I do agree entirely with your charge of “lazy prescribing” however, but I feel it needs to be addressed within the medical profession rather than either hoping or expecting that the population suddenly start acting responsibly.

    Oh, as it happens, I can’t even remember the last time I took a course of antibiotics!

  • notimetoshine

    You make a good point about confusing the public which is at the core of the issues that health ‘journalism’ has.

    The poor quality press (daily mail, mirror, sun etc) jump on one research paper take it wildly out of any scientific context and publish it as fact. The public being gullible and with no sense of the nuance and methods of scientific research, then take this reporting at face value. These papers seem to trawl science journals for anything that they can repackage as clickbait nonsense.

  • Am Ghobsmacht

    We need to bring back that old animated advert about the man fishing for prescriptions.

  • William Kinmont

    Good points except the last one. Agri certainly does not use antibiotics for no good reason due to the simple fact that they have to pay for them . Animal licensed antibiotics can be 5 or 10 times the cost of the exact same human product due to the economies of scale as human use is so much greater. The bulk use of antibiotics comes mainly in more intensive agriculture which we can’t do without if we want the supermarket shelves to remain stocked. Agri is doing practice things in terms of husbandry and vaccination to reduce use.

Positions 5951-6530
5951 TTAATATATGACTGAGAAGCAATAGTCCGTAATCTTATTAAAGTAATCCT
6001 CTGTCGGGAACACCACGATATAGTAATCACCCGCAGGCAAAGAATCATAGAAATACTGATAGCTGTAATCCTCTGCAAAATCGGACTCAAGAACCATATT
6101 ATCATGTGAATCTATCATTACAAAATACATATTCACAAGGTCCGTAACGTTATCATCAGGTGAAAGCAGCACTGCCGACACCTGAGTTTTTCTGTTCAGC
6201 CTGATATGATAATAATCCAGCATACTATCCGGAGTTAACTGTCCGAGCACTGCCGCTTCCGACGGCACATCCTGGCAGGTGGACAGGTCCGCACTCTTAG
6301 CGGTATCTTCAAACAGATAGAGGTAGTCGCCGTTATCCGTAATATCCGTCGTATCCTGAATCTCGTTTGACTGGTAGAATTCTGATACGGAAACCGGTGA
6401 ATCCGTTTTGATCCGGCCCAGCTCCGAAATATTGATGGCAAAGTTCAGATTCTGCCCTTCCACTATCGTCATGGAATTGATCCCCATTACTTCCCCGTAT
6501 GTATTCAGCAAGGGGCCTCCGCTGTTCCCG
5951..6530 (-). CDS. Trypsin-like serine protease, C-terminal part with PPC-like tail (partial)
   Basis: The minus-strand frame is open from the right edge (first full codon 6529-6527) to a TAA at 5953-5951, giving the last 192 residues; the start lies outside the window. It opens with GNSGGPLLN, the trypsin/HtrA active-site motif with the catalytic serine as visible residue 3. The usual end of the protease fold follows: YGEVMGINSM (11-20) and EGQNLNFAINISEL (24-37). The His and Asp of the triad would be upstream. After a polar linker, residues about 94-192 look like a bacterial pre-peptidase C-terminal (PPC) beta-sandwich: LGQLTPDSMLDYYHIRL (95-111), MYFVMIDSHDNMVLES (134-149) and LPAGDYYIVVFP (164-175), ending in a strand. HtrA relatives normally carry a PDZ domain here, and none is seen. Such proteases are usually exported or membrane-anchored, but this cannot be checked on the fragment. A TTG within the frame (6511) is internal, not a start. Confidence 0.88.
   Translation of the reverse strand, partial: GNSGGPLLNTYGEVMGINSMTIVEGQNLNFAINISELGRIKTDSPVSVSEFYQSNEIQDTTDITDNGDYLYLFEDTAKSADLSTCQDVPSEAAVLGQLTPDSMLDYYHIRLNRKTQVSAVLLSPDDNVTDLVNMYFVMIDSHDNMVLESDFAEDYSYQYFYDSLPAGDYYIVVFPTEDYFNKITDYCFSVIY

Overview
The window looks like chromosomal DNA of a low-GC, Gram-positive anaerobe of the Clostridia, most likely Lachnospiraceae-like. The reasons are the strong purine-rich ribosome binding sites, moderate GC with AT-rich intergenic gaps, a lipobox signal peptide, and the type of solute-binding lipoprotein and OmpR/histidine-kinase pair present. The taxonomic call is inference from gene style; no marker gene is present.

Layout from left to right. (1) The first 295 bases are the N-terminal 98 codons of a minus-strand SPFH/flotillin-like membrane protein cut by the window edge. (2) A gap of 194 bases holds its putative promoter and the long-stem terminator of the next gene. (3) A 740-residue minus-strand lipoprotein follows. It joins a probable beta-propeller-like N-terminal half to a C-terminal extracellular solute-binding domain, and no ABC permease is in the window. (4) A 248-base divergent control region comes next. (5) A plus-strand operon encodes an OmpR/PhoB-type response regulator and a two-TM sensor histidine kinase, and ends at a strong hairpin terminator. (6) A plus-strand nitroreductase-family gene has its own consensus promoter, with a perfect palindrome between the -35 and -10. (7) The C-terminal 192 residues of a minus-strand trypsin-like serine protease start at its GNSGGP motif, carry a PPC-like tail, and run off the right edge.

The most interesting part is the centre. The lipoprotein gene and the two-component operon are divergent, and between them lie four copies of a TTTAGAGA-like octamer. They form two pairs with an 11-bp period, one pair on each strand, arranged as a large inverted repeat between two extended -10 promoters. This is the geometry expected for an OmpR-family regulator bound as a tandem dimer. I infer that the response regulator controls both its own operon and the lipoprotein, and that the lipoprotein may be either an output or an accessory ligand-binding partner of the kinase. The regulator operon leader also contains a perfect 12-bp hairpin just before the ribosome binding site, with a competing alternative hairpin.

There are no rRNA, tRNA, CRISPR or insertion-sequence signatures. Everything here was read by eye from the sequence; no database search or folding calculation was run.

I am not sure how much of the human use resistance is due to gp and pharmacy prescribing and how much is due to ever larger hospitals with ever larger throughput.